The Edible Stories event is a dinner composed of 9 courses lasting 2 hours and for 5 people. The diner becomes integrally part of the story and the telling, as they discover throughout the course of the evening that they are a character of the story, and therefore the protagonist of their own experience. The only information that they receive before-hand is the time, place, and that they will be living a fairytale but not which one. Throughout the course of the 2 hours experience, the unfolding of the story becomes clear through interactions between the 5 guests and the manner in which they are instructed to interact with the food placed in front of them.
Quite a few big names in the culinary industry have tested your concept – Dr. Rachel Edward Stuart,Caroline Hobkinson, and Bompas & Parr. What was it like being considered by them?
My process since the start has been to take the hard route. I exclusively invited people that were in the culinary industry because I knew that they were going to be the most critical in order to push the project forward. I learnt a lot through the 6 events and had the privilege of meeting some incredible people.
The pressure was on, as I wanted to do everything in my power to not disappoint. I had been able to get them excited just by telling them about the project, but that is easy, now I had to prove through food that the concept actually worked! I had already tested it out several times before, but this group were going to be hard to crack. Combined, they had worked with Heston Blumenthal, Charles Spence, and even translated the history of food into an edible experience and were not coming to just have a nice meal, they were coming to see if I was going to be able to propose a new approach to the edible experience.
After two hours, of peeping through a room separator and hearing some feedback on the visual aspect of the courses I was bringing to them, the event was over, and they had cracked the story and the characters. Amazing! what a relief. Their comments were extremely encouraging and they urged me to continue working on the concept to make my mark as a Culinary Storyteller.
You have also recently been invited to become a member of London’s Experimental Food Society. What does that involve?
The EFS was created by Alexa Perrin in 2010 and showcases the UK’s most talented and pioneering culinary creatives that challenge the perception of food. The society consists of a variety of different approaches to food, and becoming a member will not only associate me with a group of talented culinary designers, but also facilitate future collaborations with them. Seeing that Edible Stories was created at the end of 2012, having this opportunity so early is a great honor. I should normally be presenting Edible Stories at the November banquet next to some of the other new additions.
Which has been your most memorable project you’ve worked on?
Edible Stories as a whole has been such an exciting and stimulating experience. But I would probably say that the event held on 24 March was the most memorable. I had a refined and elegant 9 course menu which would challenge the perception and taste buds of my guests. On the 23rd I had made all the preparations by myself until about 4 am, as I wanted everything to be perfect, and not to be too stressed out the day of the event. A combination of feeling going from stress to excitement were building up inside of me and kept me going. It was hard to believe that I was hours away from serving my project to these big names ( Sam Bompas, Harry Parr, Caroline Hobkinson, Dr. Rachel Edward Stuart, and Sean Rogg). I finished all the prep work at 6 and the guests were scheduled to arrive at 7, so just enough time to touch up on make up and get changed into my host attire. Thankfully I had two friends helping, one with photography and one in the kitchen. I don’t think it would have flowed as nicely without them. Everything went according to plan and turned out to be impressive, even I was impressed by some of the outcome. After the two hours, the positive adrenaline stress anxious feeling was calming down, and the event had come to a close. The feedback was incredible and everyone was impressed by the experience. I knew that they were going to be my hardest group of guests and I was proud to have presented something that they were excited about.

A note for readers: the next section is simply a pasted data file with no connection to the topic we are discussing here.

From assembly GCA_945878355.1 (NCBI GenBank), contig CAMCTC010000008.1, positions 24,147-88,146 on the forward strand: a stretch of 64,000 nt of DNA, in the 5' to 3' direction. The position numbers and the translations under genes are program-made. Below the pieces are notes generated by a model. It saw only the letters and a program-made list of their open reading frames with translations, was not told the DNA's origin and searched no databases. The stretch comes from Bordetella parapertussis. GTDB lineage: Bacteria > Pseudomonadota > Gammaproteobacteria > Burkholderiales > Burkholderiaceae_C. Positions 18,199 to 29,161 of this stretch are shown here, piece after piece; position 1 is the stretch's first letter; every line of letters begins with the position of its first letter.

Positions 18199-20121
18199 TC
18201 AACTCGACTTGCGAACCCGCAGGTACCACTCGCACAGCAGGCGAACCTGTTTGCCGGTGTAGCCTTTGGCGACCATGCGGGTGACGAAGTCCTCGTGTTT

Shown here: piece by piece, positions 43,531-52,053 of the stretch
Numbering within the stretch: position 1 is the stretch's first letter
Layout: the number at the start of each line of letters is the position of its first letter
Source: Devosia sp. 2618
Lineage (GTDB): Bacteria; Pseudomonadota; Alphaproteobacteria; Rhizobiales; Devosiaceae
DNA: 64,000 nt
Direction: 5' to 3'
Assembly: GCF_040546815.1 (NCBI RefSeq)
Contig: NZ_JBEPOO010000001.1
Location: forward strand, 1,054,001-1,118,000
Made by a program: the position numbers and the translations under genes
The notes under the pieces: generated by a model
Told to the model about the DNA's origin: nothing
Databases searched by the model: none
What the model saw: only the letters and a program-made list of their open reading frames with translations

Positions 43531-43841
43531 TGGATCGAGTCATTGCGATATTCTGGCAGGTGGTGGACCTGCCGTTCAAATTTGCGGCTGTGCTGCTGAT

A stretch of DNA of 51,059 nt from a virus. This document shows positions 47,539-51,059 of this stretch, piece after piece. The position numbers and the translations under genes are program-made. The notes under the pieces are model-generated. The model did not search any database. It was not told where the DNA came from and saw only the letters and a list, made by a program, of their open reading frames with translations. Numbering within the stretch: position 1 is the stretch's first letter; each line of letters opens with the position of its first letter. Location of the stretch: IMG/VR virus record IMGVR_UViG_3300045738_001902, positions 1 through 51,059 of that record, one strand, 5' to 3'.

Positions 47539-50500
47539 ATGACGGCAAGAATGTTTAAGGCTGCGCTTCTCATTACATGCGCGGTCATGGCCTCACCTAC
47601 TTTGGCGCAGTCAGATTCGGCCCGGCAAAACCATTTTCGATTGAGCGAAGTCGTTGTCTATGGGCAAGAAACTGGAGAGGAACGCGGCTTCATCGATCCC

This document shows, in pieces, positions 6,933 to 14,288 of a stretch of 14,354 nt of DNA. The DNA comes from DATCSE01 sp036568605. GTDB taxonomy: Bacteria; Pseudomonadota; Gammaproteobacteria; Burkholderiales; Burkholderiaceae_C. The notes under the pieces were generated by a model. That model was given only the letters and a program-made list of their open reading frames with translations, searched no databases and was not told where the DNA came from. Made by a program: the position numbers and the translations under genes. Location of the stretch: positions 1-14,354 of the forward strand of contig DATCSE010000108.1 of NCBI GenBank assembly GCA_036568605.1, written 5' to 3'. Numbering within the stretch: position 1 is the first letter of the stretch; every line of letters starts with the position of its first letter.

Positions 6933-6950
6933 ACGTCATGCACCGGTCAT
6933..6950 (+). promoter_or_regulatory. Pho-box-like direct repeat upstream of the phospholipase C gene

What are you currently working on?
As this project started as my diploma project for my MA Narrative Environments course at Central Saint Martins, I am busy working on putting it all together as a product. I have created a kit including the recipe book, utensils, and ingredients. The box has a double usage not only can it contain all of the above but when it is flipped it becomes the dining table for the 5 guests.
What other projects do you have in the pipeline?
After having completed numerous events for Edible Stories, I have decided to write the edible experience recipe book. I am looking to create a series of recipe books that will form a collection. I have recently finished the first version and will use this as a prototype to approach publishers and embark on a long lasting culinary adventure. Ideally at every new book, an edible experience will take place.
Anything else to add?
Edible Stories has opened a lot of doors for me over the past couple of months and I have had the privilege of meeting and gaining the respect of some very influential people in the Industry. I would like to take this opportunity to thank all of the guests for having tested out the beginnings of Edible Stories. But more importantly all the people that have helped me backstage in the process and have supported me throughout the developments.